Questions about the ethics, governance and profitability of academic publishing are widespread in 21st-century academia and beyond (even reaching the mainstream print media) It turns out that these concerns are not as new as we thought…
This 1963 document outlines the Royal Society’s proposed ‘Code for the publication of new scientific journals’.
It was created by the Royal Society’s committee on ‘scientific information’, and presented by the Society’s president, Howard Florey, to a meeting of officers of 55 British scientific societies in June 1963. (This meeting also discussed advance copies of Morley’s Self-Help for Learned Societies, which discussed the organisation and financing of society journals.)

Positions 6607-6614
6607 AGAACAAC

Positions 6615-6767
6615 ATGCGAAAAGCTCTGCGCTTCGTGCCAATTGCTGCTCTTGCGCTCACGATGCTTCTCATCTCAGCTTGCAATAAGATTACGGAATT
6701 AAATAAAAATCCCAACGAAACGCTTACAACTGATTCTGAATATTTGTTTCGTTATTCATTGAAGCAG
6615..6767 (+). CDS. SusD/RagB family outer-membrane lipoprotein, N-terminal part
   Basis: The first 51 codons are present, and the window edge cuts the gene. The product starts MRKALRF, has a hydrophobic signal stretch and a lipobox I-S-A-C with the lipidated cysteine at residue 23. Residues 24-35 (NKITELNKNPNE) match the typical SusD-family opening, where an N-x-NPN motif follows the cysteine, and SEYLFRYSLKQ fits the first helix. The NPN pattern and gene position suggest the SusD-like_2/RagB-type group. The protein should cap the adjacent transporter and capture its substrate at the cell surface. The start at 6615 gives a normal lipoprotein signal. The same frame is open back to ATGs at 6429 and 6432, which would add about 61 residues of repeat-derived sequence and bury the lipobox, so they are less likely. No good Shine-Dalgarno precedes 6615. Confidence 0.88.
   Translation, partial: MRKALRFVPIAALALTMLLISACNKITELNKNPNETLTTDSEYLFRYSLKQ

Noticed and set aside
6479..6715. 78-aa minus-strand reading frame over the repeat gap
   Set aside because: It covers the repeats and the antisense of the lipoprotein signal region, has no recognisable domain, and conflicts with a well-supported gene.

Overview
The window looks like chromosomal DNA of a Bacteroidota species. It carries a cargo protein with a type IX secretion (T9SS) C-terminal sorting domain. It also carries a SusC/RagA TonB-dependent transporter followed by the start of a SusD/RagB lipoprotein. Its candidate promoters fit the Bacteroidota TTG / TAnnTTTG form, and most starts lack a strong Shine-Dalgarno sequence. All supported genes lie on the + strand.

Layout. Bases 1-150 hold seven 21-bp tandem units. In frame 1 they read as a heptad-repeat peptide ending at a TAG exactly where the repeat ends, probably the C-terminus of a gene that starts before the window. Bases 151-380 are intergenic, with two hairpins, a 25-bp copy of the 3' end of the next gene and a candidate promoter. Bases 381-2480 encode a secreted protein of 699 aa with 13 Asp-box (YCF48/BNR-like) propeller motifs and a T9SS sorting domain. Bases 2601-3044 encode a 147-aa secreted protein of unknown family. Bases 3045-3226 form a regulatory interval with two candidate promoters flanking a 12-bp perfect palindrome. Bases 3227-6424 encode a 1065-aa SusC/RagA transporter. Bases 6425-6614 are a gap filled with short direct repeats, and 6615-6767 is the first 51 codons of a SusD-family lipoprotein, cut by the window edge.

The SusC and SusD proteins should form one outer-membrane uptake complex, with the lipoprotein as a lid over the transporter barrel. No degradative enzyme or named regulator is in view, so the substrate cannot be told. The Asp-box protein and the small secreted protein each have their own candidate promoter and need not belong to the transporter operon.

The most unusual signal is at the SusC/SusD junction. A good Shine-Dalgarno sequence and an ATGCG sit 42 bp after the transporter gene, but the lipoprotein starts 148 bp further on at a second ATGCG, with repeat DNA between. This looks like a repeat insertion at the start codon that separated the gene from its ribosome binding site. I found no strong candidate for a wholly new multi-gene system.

The Code was written at a time when the presence of commercial publishers was becoming more apparent in the world of scientific journals, and concerns were being raised over ownership and control.
The Code insists that the ideal body to run a journal is a scientific society, but if that is not possible, then editorial and financial policy should be in the hands of academics, and that copyright should be retained by authors.
It is not (yet) entirely clear to us what happened to the Code after 1963. The Royal Society was trying to provide leadership to other societies, in publishing and other matters. The meetings with other societies continued for at least a few years; and meetings of journal editors were emerging in the USA around the same time.